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Nov 29 -- The recently enacted Bipartisan Infrastructure Law invests in the deployment of electric vehicle (EV) charging infrastructure as one of many important ways to confront the climate crisis. Through a National Electric Vehicle Formula Program (EV Charging Program), the law provides funding to States to strategically deploy EV charging infrastructure and to establish an interconnected network to facilitate data collection, access, and reliability.  
 
The law also establishes a discretionary grant program for Charging and Fueling Infrastructure (Charging and Fueling Infrastructure Program) to strategically deploy publicly accessible EV charging infrastructure and hydrogen, propane, and natural gas fueling infrastructure along designated alternative fuel corridors or in certain other locations that are accessible to all drivers of such vehicles.
 
The law directs DOT, in coordination or consultation with the Department of Energy (DOE), to develop guidance for both programs. Through this notice, FHWA invites public comments to inform the development of the guidance. FHWA is especially interested in comments suggesting ways that the guidance could promote equity in the deployment of EV charging infrastructure under these programs. Comments would be most useful if they are received on or before January 28, 2022 to allow for their consideration during development of the EV Charging Program guidance. FHWA will consider comments received after the due date to the extent practicable.
 
The Bipartisan Infrastructure Law directs DOT, in coordination with DOE and within 90 days of the law's enactment, to develop guidance for States and localities to strategically deploy EV charging infrastructure through the EV Charging Program, based on the consideration of nine factors. The law also directs DOT, during the redesignation of alternative fuel corridors under 23 U.S.C. 151, to issue a report that summarizes best practices and provides guidance, developed through consultation with DOE, for project development of EV charging infrastructure and hydrogen, propane, and natural gas fueling infrastructure at the State, Tribal, and local levels to allow for the predictable deployment of that infrastructure. The guidance we develop also may be relevant to EV charging infrastructure that receives funding from other Federal funding sources.

As we begin to develop the guidance for the EV Charging Program and for project development of EV charging infrastructure, and we prepare to implement the Charging and Fueling Infrastructure Program, FHWA requests comments and information from the public. In particular, FHWA requests comments to inform its development of the statutorily required EV Charging Program guidance. The statutory considerations for the EV Charging Program are:

1. The distance between publicly available EV charging infrastructure;

2. Connections to the electric grid, including electric distribution upgrades; vehicle-to-grid integration, including smart charge management or other protocols that can minimize impacts to the grid; alignment with electric distribution interconnection processes, and plans for the use of renewable energy sources to power charging and energy storage;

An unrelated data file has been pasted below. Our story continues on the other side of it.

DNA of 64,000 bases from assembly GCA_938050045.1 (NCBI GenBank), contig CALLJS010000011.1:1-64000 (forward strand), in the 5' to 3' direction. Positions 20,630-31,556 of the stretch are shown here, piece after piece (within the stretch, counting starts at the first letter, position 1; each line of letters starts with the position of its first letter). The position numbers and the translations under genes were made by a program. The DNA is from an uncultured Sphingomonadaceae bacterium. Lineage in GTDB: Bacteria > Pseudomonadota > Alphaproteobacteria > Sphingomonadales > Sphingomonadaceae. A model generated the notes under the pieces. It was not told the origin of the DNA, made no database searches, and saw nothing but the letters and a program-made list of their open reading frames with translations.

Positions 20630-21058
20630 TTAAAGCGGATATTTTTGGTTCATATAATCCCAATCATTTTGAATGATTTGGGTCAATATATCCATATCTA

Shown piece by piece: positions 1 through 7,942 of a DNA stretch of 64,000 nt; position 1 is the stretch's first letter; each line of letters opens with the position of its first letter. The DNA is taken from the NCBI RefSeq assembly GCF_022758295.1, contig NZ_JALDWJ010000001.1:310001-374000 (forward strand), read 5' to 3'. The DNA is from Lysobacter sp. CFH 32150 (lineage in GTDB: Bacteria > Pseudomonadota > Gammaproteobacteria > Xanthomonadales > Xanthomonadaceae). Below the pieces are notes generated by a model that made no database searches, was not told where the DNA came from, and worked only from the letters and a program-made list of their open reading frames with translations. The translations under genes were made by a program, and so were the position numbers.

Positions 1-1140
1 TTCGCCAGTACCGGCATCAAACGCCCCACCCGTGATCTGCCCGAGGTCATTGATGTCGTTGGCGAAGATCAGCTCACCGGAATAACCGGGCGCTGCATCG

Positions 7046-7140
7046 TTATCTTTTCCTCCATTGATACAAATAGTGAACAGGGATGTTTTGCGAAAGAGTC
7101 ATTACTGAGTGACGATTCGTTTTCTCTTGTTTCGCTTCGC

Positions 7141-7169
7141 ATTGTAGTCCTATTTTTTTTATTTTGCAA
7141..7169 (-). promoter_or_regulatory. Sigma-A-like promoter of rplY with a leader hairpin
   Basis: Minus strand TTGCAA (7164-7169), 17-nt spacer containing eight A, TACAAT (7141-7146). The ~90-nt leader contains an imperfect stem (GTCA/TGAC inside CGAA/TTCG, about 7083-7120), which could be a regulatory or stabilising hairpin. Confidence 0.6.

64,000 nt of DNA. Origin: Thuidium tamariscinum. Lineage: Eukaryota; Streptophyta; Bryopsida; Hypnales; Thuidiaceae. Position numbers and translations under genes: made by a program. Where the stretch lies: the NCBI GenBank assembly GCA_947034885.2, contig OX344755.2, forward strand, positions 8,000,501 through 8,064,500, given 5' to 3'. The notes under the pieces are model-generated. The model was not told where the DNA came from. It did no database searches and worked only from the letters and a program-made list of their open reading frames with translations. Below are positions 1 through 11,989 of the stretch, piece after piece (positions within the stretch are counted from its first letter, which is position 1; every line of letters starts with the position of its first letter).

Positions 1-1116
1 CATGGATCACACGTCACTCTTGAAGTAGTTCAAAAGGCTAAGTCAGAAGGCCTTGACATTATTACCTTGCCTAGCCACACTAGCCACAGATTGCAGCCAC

3. The proximity of existing off-highway travel centers, fuel retailers, and small businesses to EV charging infrastructure acquired or funded under the Program;

4. The need for publicly available EV charging infrastructure in rural corridors and underserved or disadvantaged communities;

5. The long-term operation and maintenance of publicly available EV charging infrastructure to avoid stranded assets and protect the investment of public funds in that infrastructure;

6. Existing private, national, State, local, Tribal, and territorial government EV charging infrastructure programs and incentives;

7. Fostering enhanced, coordinated, public-private or private investment in EV charging infrastructure;

8. Meeting current and anticipated market demands for EV charging infrastructure, including with regard to power levels and charging speed, and minimizing the time to charge current and anticipated vehicles; and

9. Any other factors, as determined by the Secretary. (In connection with question 9, please describe any other factors that you suggest that we consider in developing the EV Charging Program guidance.)

FHWA also requests comments to inform the implementation of the Charging and Fueling Infrastructure Program to provide discretionary grants for corridor and community charging. Specifically:

10. Please provide examples of best practices relating to project development of EV charging infrastructure and hydrogen, propane, and natural gas fueling infrastructure at the State, Tribal, and local levels.

11. What topics do you suggest that we address in guidance on project development of EV charging infrastructure and hydrogen, propane, and natural gas fueling infrastructure at the State, Tribal, and local levels to allow for the predictable deployment of that infrastructure?

12. Please provide any suggestions to inform the administration of competitive grants under the Charging and Fueling Infrastructure Program for corridor and community charging.

Electric Vehicle Charging Infrastructure Deployment RFI: https://www.federalregister.gov/documents/2021/11/29/2021-25868/development-of-guidance-for-electric-vehicle-charging-infrastructure-deployment

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